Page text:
Proposing Knuckleball Schools for Youth
My experience with the knuckleball pitcher in the major leagues gave me firsthand knowledge of the misery of trying to hit it.
With all the emphasis on throwing harder these days, more youth pitchers are having arm problems. A knuckleball revolution at the youth levels is one solution, as the pitch is not dependent on speed. Of course, control does matter and therein lies the problem with my revolution theory.
I realize it is hard enough for adult pitchers to throw the baffling pitch, let alone youth. However, I would hate to see the knuckleball disappear, at least now that my playing day are long past. I would love to see Toronto Blue Jay pitcher RA Dickey open knuckleball schools for youth. His story and experience would give the academies immediate credibility. Arms would remain healthier without all the insistence on throwing harder. Kids who will never throw 90 miles per hour would have a big league chance again.
The Knuckleball and Me
When I played major league baseball, I relished the opportunity to face some of the hard throwers of my day. There were way too many to mention here but fast was not as big a deterrent to confidence. Nasty breaking balls and split-fingered fastballs were hard to hit, but they still had some predictability to them. But, trying to square up the knuckleball was an experience like no other. I did not enjoy, nor did many of my teammates, facing pitchers like Charlie Hough and Phil Niekro, the “knuckleballers.” To see balls jump every which way was hard enough, let alone trying to square it up on the bat. Older generation baseball fans like me probably remember the movie, It Happens Every Spring. It was one of my favorites as a kid. For those unaware of the film, a scientist discovered a ball that was allergic to wood. The second the bat was to make contact with the ball, the ball would jump over or under the bat.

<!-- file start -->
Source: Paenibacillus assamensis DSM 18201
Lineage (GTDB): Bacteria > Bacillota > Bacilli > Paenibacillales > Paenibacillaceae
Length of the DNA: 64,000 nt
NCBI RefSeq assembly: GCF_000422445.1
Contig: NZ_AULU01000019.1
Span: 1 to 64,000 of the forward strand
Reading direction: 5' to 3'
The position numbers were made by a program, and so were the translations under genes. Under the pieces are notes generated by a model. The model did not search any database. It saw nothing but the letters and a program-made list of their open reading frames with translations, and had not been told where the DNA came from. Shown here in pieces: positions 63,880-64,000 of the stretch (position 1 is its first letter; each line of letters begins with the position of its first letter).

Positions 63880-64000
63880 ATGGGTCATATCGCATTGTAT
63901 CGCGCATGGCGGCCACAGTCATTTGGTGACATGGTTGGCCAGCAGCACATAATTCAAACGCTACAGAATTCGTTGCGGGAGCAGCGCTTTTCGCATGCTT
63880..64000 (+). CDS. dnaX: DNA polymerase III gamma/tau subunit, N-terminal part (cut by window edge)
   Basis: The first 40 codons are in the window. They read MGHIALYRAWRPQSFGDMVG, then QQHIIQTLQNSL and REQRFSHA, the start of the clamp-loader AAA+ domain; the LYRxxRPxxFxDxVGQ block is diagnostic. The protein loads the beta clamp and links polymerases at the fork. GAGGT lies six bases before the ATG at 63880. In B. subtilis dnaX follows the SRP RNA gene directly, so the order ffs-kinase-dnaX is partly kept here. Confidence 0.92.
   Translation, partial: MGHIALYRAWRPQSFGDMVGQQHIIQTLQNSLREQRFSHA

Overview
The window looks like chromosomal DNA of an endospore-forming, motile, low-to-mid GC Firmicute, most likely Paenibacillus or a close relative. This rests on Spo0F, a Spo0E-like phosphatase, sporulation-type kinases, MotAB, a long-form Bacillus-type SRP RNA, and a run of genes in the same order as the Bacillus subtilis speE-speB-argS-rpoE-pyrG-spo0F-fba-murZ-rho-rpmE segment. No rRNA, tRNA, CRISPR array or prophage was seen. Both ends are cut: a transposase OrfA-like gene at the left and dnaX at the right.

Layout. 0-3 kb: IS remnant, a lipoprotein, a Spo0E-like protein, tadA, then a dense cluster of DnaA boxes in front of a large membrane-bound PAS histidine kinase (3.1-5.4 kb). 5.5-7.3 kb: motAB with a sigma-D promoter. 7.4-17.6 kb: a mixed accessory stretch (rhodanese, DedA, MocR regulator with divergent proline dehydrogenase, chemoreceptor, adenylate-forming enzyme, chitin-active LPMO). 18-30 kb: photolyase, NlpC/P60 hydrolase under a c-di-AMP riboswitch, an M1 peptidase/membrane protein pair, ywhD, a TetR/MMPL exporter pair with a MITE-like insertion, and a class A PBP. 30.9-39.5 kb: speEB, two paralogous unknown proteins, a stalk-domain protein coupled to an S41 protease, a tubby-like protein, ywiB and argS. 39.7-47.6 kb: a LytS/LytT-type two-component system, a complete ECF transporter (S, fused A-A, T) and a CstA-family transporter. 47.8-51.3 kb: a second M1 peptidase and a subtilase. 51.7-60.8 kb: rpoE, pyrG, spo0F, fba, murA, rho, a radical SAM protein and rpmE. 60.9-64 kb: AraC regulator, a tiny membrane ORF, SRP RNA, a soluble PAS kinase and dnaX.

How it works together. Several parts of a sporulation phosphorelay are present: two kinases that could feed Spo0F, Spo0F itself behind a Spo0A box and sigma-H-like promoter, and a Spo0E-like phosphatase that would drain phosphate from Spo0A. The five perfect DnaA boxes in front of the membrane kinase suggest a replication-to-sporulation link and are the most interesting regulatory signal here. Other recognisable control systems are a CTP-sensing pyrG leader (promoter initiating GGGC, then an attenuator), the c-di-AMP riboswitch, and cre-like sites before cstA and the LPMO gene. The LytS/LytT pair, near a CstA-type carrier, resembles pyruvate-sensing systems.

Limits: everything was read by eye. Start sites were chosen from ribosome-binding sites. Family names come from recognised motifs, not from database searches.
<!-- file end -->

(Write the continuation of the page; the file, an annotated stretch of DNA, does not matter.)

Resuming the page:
Hitting a knuckleball is the same experience. Swing there, no it’s over there. Swing over there, no it just moved in a way that defies logic. After swinging and missing it, one could only shake their head in wonder, at least I did. The joke when I played in the big leagues was that a player could be on fire one day and fall into a major slump after facing the fluttering pitch.
My second experience produced similar bewilderment and the reason more kids should try to throw the ridiculous pitch. It involved a game I coached my son’s team at the 13-year-old level. My team had our over-sized ace on the mound in a semi-final game in a big national tournament game. Our opponent from South Carolina had a diminutive pitcher on the mound. As our team licked its chops, we knew the game was in the bag before it began. We immediately made plans to pitch our ace a few innings and then get him out of the game with a sufficient lead. We would save him for the championship tilt. Uh Oh! You guessed it from the title of this article. Their pint size pitcher threw a knuckleball, which our team had never seen before. Even if we had, it would probably not have mattered much. When the ball dances like it does, nobody hits it well. The only hope is to get enough walks to get some runs across. Needless to say, we were shutout with a hit or two. The best-laid plans of men laid low by the dreaded jumping bean.
Don’t Let it Die